I’ve been trying to figure this out myself. If you’re talking about cooking in the oven at low temperature, I’m assuming you’re talking about cooking in a Dutch oven. From what I understand and what I’ve seen in my own experiments, cooking in a Dutch oven is preferable over a cooking in a crock pot because you can brown the meat over the stove, and deglaze the bottom of the pan, before sticking it all in the oven. Browning the meat beforehand makes a big difference in terms of the taste. However, you can’t beat the convenience of a crock pot. (Plus, I think it’s more energy efficient.) I’ve devised a method of first browning the meat at 400 degrees in the oven for about 15 minutes before putting it in the crock pot.

marissa's avatar

I brown meat on the stove top in a pan before I put it in the crock pot, this seals in the juices. Something else, you might want to consider, you can get a crockpot with a timer, so that it will turn on when you want it to, however, this would not be good with foods that can spoil (like meat).

shilolo's avatar

@Princessvince. Yeah, I understand your point. I just cooked a brisket last night in a Dutch oven following those basic principles. I am more interested in the “lazy” way of tossing the ingredients into the pot (or oven) in the morning, leaving for work, and then coming home to a nice hot meal (and not having to spend another 30–60 minutes making dinner when my wife and son are hungry…)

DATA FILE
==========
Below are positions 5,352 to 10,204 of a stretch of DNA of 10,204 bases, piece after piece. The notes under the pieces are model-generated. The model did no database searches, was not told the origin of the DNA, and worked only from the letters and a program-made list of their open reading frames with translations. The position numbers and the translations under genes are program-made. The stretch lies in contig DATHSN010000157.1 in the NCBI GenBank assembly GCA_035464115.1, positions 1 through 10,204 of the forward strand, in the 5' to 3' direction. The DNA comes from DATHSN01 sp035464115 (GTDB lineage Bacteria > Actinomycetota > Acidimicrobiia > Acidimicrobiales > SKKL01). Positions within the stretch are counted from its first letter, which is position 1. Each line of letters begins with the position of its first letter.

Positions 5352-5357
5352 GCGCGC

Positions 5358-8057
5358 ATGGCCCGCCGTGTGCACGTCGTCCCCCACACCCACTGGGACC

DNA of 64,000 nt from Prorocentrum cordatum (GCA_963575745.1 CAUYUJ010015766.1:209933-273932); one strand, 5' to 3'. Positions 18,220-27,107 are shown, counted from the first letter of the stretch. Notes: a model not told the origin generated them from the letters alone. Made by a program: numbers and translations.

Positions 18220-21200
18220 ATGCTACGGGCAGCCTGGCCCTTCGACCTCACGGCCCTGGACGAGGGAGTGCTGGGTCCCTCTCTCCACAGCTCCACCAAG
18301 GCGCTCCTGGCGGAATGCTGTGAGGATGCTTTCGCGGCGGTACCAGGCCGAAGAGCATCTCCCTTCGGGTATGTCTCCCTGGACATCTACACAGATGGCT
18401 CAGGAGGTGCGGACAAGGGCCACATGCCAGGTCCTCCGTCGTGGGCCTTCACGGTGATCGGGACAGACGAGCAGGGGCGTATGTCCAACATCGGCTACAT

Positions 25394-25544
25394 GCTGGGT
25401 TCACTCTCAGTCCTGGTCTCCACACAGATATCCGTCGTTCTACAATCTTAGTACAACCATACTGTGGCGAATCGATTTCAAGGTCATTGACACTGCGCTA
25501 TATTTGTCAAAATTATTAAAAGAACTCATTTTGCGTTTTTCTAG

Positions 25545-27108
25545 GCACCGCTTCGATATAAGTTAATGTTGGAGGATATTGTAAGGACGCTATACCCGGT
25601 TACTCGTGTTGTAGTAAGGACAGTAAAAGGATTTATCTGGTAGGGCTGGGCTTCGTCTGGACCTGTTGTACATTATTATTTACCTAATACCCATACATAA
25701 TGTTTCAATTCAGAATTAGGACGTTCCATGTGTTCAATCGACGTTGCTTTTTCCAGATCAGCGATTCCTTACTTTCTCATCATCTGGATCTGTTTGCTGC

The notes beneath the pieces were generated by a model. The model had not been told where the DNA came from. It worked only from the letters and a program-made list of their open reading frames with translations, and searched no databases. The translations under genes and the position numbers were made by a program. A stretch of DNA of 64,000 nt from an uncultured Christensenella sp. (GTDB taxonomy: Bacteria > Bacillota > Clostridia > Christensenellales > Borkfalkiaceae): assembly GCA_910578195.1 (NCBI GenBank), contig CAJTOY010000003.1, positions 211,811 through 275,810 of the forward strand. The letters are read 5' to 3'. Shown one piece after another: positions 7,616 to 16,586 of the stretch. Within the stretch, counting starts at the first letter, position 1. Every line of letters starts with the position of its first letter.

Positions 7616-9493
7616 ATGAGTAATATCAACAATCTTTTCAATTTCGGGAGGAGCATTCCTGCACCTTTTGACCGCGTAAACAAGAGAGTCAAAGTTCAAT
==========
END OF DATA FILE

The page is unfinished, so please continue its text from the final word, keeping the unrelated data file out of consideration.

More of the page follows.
gailcalled's avatar

My friend up the road makes cholent all the time. I’ve watched him prep. Cut, toss, layer.
The browning requires an extra prep step that I am too lazy to bother with. (I’ll talk to him when I see him, probably next week-end. He uses a 3.5 for two male adults, with two days left-overs for his non-cooking and no-longer-working partner.)

gailcalled's avatar

And Shi; unbrowned brisket is also delicious, but I would not leave a Dutch oven unattended. 1000’s of slow cooker recipes here

poofandmook's avatar

@shilolo: No, I don’t mind :)

marissa's avatar

This maybe a little off topic, but if you are looking for quick meals that are good you might want to check out these cookbooks:
The Freezer Cooking Manual and any of the Saving Dinner cookbooks, I like the original and the vegetarian way ones. Saving Dinner recipes aren’t all ‘quick’ recipes, but many of them are and they also have some great crock pot recipes.

princessvince's avatar

@shilolo I hear ya. I don’t like the extra steps of browning, but it does make a difference. One thing to keep in mind with braises (because that is what you’re basically doing in the crock pot), they actually taste better the second day. You could consider doing this the night before—browning and then leaving the crock pot on overnight to cook til morning. And then you can reheat everything quickly when you get back from work.

princessvince's avatar

@shilolo Plus, giving it a day to cool down lets all the fat surface and solidify so it’s easier to discard.